Do mobile applications have an ROI?

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I am often asked this question – Do mobile apps have an ROI? (return on investment). Coming from a background of large scale consultancy and project management – ROI is a familiar concept to me – but I have rarely seen it been used in the mobile data industry

here is my view on why that’s the case ..

Firstly, ROI is a concept much more applicable to the corporate sector than to the consumer sector. In other words, you can quantify ROI by measuring against an existing cost or some other metric(ideally a ‘hard’ metric based on a numerical value).Even measures like ‘customer satisfaction’ can be quantified

However, the mobile data industry is predominantly(at least currently) based around consumer entertainment. And consumer entertainment has no ROI

In other words, in most cases, the model is ‘product based’ as opposed to ‘project based’. A project based model lends itself much more easily to ROI.

Of course, the notable exception is corporate rollout of a technology(for example RIM Blackberry devices). In that case, we can speak of ROI in terms of increased productivity for the user.

Thus, in general, the mobile data industry has no ROI. IMHO.

Image source: http://www.foundation.uconn.edu

Comments

  1. Tom Hume says:

    What definition of ROI are you working to? I always thought it was just Return On Investment: the amount of money you get back by investing a certain sum in performing an activity.
    With that definition, you can attempt to measure ROI from any activity (perhaps less accurately with some – e.g. advertising campaigns – than others).
    An example: I know of a company that did the shoddy buy-a-list-of-mobile-numbers thing and spammed them all with photos (shortly before this became illegal). They paid £X for the list and made £Y per month thereafter from customers who opted in to receive further photos. That’s mobile, that’s consumer facing, but you can see the ROI on it over time.
    Am I missing something? I’ve never worked in large scale consultancy :)

  2. Ajit says:

    Hi Tom
    Good comments and thanks for your feedback.
    Here are some more thoughts based on my personal experience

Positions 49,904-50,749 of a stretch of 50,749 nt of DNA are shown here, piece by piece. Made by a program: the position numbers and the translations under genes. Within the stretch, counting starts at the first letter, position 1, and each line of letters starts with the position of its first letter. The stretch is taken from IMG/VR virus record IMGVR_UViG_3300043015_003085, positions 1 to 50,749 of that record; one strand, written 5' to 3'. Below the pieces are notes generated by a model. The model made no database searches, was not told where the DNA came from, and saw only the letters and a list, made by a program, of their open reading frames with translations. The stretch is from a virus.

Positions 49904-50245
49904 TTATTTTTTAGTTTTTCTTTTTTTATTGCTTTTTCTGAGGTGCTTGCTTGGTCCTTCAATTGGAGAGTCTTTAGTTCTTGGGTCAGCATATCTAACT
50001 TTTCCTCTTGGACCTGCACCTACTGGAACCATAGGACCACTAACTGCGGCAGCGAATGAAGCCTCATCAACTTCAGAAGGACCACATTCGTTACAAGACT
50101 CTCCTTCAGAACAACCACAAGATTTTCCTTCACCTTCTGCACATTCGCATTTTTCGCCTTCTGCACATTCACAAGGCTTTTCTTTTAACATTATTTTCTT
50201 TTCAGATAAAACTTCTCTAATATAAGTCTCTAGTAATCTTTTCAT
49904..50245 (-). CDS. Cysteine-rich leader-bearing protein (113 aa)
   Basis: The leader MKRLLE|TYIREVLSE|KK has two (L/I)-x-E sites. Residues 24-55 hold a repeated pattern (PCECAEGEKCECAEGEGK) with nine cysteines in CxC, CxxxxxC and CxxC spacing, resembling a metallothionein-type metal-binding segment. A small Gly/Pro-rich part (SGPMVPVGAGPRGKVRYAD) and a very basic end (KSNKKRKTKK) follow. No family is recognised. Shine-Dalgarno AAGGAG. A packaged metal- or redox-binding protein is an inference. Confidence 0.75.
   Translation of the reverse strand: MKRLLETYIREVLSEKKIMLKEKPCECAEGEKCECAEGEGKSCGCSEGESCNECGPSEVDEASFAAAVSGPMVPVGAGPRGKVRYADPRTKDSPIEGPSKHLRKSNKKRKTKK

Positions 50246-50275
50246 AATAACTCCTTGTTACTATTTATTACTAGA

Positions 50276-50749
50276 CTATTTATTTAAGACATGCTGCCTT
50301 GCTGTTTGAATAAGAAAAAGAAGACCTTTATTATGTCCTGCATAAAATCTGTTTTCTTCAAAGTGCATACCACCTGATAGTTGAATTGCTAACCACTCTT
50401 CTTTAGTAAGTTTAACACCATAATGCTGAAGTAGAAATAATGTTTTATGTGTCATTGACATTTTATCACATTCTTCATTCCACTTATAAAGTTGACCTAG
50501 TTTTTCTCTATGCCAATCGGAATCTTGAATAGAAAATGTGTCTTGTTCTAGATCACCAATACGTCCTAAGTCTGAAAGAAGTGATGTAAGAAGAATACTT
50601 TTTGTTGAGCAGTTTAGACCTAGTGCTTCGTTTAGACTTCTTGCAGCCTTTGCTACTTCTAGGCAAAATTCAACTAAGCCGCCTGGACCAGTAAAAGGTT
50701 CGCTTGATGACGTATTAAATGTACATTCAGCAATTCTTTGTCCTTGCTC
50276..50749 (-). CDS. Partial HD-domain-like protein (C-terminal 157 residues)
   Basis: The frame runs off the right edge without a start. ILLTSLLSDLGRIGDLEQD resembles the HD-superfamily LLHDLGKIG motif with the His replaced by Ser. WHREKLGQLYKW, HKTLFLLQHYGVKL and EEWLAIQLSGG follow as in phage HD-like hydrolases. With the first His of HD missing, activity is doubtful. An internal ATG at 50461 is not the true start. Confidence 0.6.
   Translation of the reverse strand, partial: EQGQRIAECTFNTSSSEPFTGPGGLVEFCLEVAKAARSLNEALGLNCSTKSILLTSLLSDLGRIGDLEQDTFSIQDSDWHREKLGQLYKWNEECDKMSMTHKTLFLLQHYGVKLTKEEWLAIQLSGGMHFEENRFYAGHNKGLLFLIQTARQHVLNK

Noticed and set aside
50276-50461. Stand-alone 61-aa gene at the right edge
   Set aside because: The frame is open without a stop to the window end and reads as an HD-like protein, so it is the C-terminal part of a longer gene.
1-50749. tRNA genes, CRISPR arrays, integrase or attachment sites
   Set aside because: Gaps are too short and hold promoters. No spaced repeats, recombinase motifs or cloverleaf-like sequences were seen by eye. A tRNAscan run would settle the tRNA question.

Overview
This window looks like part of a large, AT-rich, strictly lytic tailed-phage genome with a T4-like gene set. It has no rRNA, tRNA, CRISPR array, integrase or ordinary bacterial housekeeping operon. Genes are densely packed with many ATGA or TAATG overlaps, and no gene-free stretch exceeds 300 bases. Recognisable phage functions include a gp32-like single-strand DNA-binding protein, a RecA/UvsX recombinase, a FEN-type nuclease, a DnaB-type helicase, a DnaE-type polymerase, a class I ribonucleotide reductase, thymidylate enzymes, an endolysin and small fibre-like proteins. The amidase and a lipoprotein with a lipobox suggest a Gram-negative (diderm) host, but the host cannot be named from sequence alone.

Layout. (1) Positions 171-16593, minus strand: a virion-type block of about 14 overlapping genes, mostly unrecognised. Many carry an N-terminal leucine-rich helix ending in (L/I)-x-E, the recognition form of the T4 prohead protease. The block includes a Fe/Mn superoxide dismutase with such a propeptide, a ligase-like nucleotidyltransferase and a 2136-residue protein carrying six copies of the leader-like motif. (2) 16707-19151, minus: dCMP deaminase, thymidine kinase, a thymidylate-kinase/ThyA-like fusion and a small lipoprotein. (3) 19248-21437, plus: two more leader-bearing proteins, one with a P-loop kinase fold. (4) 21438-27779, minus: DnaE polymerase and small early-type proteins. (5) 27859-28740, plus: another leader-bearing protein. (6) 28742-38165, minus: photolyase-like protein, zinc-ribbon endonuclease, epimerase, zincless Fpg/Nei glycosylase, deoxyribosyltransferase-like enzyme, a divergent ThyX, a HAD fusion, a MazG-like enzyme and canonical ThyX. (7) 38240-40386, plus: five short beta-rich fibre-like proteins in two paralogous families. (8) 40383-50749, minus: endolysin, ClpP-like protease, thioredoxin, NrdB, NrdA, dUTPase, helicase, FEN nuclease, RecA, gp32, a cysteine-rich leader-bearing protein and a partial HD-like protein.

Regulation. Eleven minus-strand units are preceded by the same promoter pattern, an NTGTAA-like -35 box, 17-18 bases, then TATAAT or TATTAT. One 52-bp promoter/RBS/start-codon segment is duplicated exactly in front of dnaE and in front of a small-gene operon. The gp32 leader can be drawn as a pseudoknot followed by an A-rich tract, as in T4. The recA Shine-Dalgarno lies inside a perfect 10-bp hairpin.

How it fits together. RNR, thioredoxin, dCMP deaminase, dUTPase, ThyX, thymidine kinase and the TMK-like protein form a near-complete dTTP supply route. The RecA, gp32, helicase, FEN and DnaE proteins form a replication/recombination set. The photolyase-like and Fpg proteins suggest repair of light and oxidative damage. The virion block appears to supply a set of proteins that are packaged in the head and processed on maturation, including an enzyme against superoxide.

ROI by definition needs to be quantifiable i.e. for a business case to be approved, there must relate back to some cost
    I use the ‘Good Bad and the Ugly’ model to classify customers
    i.e.
    A customer will spend on a system to get a competitive advantage (Good). Companies like Dell, Cisco and Amazon are the best examples of this approach
    The second (and most common) is the company who wants to reduce a specific element of cost i.e. the return must tie back against cost (cost = bad. so I am calling this class bad) and finally
    the ‘Ugly’ – One off massive issues or threats – Y2K, security etc
    And of course there is the ‘asset’ i.e. any operational software from the ‘Microsoft windows’ to the ‘shopping cart’ are simply operational software assets. These being different from ‘good’ in the sense that they are a commodity
    In the ‘good/bad and ugly’ model – ‘bad’ is ‘good’ i.e. that’s where the biggest class of your customers are likely to be – although both ‘good’ and ‘ugly’ classes are likely to spend more!
    Whenever I put forward a proposal I try (even if its not immediately obvious) to put in some form of ‘cost reduction’
    Qs is .. where does a mobile app fit in here?
    If we look at the Mobile data industry(cellular) today .. its still mostly entertainment. Thus, probably difficult to compute ROI.
    Ironically .. the example you gave(mobile marketing) is probably the best example of a quantifiable ROI on the mobile data industry . Thus, the definition is the same but ROI is not quantifiable in most cases in the mobile data industry IMHO.
    Kind regards
    Ajit